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Using Event-Based Components for Library Development

Can Event-Based Components (EBC) be used to design libraries? Sure they can. FallenGameR asked a question along this line in response to my previous article. Let me demonstrate this with a simple library scenario:

A function ToDictionary() is to be developed which converts a string like “port=8080;user=bart;password=foo” into a Dictionary<string, string>. The usage should be like this:

var td = new StringToDictionaryConverter();

var dict = td.Convert(“port=8080;user=…”);

or

var dict = new Dictionary<string, string>();

dict.Parse(“port=8080;user=…”);

or

var dict = “port=8080;user=…”.ToDictionary();

Sure, this is trivial functionality and you could write it down in 5 minutes. But for the purpose of showing you how to use EBC for library development it´s sufficient – even though the effort seems to be artificially high.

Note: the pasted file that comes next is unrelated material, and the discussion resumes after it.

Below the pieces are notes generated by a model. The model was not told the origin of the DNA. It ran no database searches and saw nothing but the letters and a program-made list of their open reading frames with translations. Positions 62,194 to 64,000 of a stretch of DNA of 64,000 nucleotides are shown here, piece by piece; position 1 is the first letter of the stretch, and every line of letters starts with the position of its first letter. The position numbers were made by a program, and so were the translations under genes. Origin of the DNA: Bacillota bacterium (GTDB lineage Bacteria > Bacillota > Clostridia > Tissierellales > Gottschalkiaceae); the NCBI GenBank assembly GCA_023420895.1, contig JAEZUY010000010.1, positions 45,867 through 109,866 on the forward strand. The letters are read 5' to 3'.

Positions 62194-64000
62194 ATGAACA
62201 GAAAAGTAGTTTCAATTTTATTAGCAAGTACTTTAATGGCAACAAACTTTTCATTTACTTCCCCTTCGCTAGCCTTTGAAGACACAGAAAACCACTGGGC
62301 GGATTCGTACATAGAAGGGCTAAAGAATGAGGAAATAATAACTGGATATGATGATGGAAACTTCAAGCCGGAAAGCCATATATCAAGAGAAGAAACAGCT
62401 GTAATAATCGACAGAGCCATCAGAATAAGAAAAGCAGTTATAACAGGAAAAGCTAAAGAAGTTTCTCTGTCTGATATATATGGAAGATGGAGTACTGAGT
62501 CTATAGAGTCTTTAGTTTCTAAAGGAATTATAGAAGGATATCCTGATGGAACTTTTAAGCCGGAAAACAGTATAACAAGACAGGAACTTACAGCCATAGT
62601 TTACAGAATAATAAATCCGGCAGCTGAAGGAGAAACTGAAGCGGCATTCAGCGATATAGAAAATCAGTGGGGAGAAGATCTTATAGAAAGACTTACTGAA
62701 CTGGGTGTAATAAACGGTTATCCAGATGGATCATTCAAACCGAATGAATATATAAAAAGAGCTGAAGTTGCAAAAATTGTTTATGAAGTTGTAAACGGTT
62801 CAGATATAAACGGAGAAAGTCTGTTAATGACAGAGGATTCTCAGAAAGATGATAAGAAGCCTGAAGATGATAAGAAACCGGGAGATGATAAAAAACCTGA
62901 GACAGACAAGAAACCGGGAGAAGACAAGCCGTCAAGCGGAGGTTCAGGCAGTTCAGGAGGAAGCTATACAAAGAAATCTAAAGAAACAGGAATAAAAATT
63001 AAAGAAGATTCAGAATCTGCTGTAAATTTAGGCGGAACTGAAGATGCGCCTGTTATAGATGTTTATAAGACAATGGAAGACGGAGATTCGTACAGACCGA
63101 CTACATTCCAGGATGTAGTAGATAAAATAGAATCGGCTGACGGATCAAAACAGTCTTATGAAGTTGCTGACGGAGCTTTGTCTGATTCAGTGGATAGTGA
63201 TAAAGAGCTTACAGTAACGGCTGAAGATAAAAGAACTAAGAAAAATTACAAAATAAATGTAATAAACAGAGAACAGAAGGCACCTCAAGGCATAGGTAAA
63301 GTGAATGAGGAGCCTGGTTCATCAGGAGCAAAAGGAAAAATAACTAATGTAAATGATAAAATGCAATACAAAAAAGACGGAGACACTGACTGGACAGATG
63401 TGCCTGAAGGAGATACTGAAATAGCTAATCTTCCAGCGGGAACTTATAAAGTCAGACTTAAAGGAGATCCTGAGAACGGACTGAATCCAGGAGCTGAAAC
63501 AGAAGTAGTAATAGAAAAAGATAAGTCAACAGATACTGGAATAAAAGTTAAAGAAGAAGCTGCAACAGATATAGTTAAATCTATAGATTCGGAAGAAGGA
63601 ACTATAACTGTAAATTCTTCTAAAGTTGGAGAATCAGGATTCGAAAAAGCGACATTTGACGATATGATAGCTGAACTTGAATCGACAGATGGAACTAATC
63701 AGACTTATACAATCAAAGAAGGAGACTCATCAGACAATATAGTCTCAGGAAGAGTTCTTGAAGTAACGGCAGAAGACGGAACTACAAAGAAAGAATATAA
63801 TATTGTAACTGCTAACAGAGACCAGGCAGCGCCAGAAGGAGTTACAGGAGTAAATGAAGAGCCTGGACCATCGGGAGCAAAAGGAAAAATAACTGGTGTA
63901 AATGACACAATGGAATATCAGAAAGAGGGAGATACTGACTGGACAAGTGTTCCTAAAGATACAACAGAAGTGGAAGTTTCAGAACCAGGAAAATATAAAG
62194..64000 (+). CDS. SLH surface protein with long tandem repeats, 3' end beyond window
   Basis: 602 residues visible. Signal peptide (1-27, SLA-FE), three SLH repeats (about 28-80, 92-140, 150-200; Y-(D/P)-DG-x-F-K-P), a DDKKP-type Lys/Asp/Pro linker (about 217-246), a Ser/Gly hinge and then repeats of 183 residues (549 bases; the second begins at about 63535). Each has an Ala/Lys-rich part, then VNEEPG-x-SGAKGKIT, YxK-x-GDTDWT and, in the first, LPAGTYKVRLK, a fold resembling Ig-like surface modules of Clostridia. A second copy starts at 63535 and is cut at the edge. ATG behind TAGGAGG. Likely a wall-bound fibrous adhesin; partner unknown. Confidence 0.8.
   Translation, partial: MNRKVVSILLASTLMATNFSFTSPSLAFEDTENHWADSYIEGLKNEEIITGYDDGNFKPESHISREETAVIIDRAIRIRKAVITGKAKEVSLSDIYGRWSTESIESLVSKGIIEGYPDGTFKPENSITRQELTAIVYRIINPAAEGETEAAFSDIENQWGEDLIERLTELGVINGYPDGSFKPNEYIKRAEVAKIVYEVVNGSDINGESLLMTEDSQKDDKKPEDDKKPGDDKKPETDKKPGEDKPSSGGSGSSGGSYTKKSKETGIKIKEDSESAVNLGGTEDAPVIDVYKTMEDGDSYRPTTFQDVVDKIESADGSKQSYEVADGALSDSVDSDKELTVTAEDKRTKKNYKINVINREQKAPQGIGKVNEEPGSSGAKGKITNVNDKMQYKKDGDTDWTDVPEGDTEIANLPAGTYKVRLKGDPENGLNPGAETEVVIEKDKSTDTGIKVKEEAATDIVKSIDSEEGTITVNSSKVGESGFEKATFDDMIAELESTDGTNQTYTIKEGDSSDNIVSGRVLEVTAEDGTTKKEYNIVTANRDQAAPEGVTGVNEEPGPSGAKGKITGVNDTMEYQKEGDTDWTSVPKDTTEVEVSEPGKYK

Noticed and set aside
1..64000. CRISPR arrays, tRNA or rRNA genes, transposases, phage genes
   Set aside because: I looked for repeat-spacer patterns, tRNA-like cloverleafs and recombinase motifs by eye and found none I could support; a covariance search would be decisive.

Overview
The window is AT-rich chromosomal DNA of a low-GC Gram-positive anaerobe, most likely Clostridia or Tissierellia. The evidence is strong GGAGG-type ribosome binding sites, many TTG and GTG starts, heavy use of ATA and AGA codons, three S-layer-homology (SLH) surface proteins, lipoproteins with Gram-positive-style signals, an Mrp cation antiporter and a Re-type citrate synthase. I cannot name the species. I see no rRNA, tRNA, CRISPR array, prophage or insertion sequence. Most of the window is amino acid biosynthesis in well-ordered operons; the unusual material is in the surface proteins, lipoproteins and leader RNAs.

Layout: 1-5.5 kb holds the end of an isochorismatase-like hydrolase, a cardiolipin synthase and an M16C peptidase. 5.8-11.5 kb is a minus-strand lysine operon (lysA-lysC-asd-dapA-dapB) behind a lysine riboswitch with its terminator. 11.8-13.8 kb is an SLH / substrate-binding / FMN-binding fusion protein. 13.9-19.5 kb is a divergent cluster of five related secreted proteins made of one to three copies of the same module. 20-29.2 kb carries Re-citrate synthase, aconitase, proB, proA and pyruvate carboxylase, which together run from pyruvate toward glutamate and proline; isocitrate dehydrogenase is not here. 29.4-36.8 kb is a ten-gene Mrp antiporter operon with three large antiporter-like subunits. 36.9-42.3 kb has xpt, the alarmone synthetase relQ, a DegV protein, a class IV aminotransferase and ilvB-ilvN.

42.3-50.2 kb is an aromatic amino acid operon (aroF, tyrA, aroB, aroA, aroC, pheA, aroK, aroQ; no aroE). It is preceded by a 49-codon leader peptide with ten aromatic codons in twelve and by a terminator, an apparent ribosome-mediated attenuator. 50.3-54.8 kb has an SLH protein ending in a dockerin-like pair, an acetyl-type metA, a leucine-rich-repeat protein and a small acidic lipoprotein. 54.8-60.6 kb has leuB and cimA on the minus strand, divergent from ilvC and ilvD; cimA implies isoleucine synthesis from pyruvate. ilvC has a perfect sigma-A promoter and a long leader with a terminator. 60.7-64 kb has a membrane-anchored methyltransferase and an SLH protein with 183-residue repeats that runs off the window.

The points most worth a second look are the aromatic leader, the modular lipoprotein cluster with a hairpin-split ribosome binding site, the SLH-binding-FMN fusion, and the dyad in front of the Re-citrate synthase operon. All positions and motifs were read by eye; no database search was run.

Please forgive me for neglecting a closer analysis of the requirements. There would be quite some questions to ask, for example, “How to deal with a string like ‘a=1;a=2’?” or “Is ‘a==’ to be considered an error?” Also we could talk about the Ubiquitous Language of this domain ;-) But this time I´ll skip those details and jump right into the design. Here´s my take:

image

The initial trigger for the feature process comes from the API method Convert(). It functions as a facade before the EBC implementation.

Convert to dictionary is a composite activity whose sole purpose is to wire up the real workhorse activities. It hides any EBC implementation details from the surrouding object oriented code. This way the code can look as simple as the high level design at the top of the napkin:

public partial class StringToDictionaryConverter
{
    private readonly Action<string, Action<Dictionary<string, string>>>  Convert_to_dictionary;


    public Dictionary<string, string> Convert(string configuration)
    {
        Dictionary<string, string> dict=null;